2,000+ ‘Wiretap Operations’ Were Authorized In 2018 With One Intercepting 9.2 Million Messages

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There were more than 2,000 wiretaps orders and authorizations that were issued in 2018, and court reports reveal that a single wire-tap has intercepted more than 9.2 million text messages.

The total number of court-authorized wiretapping operations by the police reaches 2,937 in 2018 with 1,457 authorized by federal judges and 1,480 authorized by state judges. Despite what seems to be a vast number of wiretap approved by the courts, the total for 2018 decreased by 18% compared to the 2017 data. United States Court’s Annual Wiretap Report further reveals that only two wiretap applications were denied in 2018.

There forty-eight jurisdictions (the federal government, the District of Columbia, the Virgin Islands, Puerto Rico, and 44 states) that currently have laws authorizing courts to issue orders permitting wire, oral, or electronic surveillance.

Among all these jurisdictions, 111 separate local jurisdictions (including counties, cities, and judicial districts) reported wiretap applications for 2018 with a significant concentration on six states such as California, New York, Nevada, Pennsylvania, Colorado, and New Jersey — which equals to 82% of all wiretap requests in 2018.

Meanwhile, a single Texas wiretap operation has successfully collected more than 9.2 million text messages from 149 individuals who were involved in the case and were targeted by the wiretap.

The wiretap, granted by a federal judge in the Southern District of Texas, and was approved in order to aid an anti-narcotics operations. This specific case accounted to the most wiretap intercepts in 2018.

The police were able to intercept a total 9,208,906 messages in 120 days from the targets.

The second largest wiretap operation in 2018 was another narcotics investigation in the Eastern District of Pennsylvania saw police obtain a three-month wiretap that collected 9.1 million text message from 45 individuals.

In both cases, no arrests were made.

“Drug offenses were the most prevalent type of criminal offenses investigated using reported wiretaps,” reads the court’s report. [Data] indicates that 46 percent of all applications for intercepts (1,354 wiretap applications) in 2018 cited narcotics as the most serious offense under investigation. Applications citing narcotics combined with applications citing other offenses, which include other offenses related to drugs, accounted for 77 percent of all reported wiretap applications in 2018, the same as in 2017.”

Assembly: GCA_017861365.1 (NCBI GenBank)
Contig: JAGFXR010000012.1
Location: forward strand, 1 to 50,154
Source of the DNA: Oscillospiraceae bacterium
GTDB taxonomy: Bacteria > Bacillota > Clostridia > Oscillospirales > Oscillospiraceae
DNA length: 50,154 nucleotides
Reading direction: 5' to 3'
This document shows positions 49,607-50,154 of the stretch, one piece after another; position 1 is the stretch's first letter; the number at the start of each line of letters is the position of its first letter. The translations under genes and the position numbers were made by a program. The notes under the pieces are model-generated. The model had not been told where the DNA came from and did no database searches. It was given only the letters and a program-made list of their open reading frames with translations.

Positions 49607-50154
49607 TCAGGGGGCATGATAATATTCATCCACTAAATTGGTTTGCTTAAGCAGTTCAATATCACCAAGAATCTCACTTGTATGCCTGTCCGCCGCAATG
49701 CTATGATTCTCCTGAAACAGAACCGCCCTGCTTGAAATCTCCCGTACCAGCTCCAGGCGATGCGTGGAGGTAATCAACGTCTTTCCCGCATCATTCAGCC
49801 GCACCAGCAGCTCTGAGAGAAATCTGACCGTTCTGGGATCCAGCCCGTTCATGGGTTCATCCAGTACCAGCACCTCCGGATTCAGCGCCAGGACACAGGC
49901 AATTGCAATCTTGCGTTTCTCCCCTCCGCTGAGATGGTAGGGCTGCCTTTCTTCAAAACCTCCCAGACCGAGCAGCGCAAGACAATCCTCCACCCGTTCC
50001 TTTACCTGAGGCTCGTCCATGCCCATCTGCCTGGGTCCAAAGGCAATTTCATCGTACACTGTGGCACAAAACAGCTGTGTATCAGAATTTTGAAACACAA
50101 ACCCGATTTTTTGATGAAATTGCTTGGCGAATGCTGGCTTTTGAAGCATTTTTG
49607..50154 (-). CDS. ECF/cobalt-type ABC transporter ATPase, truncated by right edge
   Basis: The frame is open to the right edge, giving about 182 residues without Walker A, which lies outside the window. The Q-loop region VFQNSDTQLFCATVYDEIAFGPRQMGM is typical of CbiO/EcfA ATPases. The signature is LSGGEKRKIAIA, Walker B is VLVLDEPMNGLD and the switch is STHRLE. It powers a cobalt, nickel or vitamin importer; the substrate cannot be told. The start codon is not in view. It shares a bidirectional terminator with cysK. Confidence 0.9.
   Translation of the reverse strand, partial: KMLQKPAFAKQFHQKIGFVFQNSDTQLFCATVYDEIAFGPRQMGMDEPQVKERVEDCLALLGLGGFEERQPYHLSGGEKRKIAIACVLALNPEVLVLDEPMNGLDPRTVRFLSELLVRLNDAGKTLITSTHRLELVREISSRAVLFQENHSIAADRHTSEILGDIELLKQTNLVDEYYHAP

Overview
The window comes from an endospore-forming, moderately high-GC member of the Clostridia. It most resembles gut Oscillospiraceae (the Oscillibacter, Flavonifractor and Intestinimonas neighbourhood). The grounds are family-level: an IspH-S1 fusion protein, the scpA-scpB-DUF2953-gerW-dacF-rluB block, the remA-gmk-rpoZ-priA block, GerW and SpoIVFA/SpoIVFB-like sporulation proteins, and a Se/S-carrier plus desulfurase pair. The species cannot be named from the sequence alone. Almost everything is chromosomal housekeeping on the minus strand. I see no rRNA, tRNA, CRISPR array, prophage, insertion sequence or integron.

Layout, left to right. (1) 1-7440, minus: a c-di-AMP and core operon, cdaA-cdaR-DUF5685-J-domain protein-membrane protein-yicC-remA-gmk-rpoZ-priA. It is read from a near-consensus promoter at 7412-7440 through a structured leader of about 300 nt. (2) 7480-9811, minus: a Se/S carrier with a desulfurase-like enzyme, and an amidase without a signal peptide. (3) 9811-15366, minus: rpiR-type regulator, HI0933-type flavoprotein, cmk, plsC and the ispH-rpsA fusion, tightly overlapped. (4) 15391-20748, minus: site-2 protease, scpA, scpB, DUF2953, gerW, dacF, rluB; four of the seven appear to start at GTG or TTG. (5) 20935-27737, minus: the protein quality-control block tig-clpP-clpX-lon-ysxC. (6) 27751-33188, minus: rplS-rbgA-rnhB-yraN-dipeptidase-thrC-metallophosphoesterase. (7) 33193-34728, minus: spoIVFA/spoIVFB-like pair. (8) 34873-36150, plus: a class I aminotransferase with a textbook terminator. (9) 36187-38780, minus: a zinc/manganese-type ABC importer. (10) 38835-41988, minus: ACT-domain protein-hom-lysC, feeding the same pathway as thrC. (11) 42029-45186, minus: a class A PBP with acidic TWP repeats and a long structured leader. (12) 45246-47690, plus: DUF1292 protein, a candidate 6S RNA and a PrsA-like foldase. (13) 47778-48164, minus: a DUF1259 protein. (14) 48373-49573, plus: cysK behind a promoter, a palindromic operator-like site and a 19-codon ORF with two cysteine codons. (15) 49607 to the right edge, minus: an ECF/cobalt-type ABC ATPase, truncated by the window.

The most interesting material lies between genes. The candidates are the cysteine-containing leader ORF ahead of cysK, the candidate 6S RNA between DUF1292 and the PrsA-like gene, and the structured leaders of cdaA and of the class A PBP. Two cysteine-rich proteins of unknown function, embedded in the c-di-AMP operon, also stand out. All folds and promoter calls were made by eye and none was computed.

Wiretapping is a method of surveillance that is often slammed for being invasive, where a wiretap device is “tapped” on the “wires” of the communication devices (phones, cellphones, emails, etc.). Legal wiretapping by a government agency is also called lawful interception. With the legacy public switched telephone network (PSTN), wireless, and cable systems, lawful interception (LI) was generally performed by accessing the mechanical or digital switches supporting the targets’ calls. The introduction of packet switched networks, softswitch technology, and server-based applications the past two decades fundamentally altered how LI is undertaken.

Lawful interception differs from the dragnet-type mass surveillance sometimes done by intelligence agencies, where all data passing a fiber-optic splice or other collection point is extracted for storage or filtering. It is also separate from the data retention of metadata that has become a legal requirement in some jurisdictions. Because of the invasive nature of this kind of surveillance, stricter rules are imposed in authorizing it as compared to other surveillance methods.

While wiretapping is one of the most effective surveillance techniques, it also comes with a price. In 2018, the average cost of an intercept in 2018 was $66,807, down 11 percent from the average cost in 2017 with the most expensive state wiretap was in New York (the Supreme Court Appellate Division Second Department), “where costs for a 365-day wiretap conducted to investigate an offense in the “other” category, which resulted in 17 arrests and no convictions, totaled $3,331,169.”

There are three categories of surveillance used by law enforcement for wiretapping: wire, oral, and electronic communications.

Court’s report reveals that he most common method reported was wire surveillance that used a telephone (land line, cellular, cordless, or mobile) which accounted for 64 percent (1,077 cases) of the intercepts installed in 2018, the majority of them involving cellular telephones.

With all the wiretap orders authorized by US courts, law enforcement agencies were able to arrest more than 7,498 persons, which are unfortunately 22% lower than the arrest rate in 2017. Furthermore, 1,122 persons had been convicted through wiretap evidence, which is a massive drop of 42% in the conviction rate from the year before.

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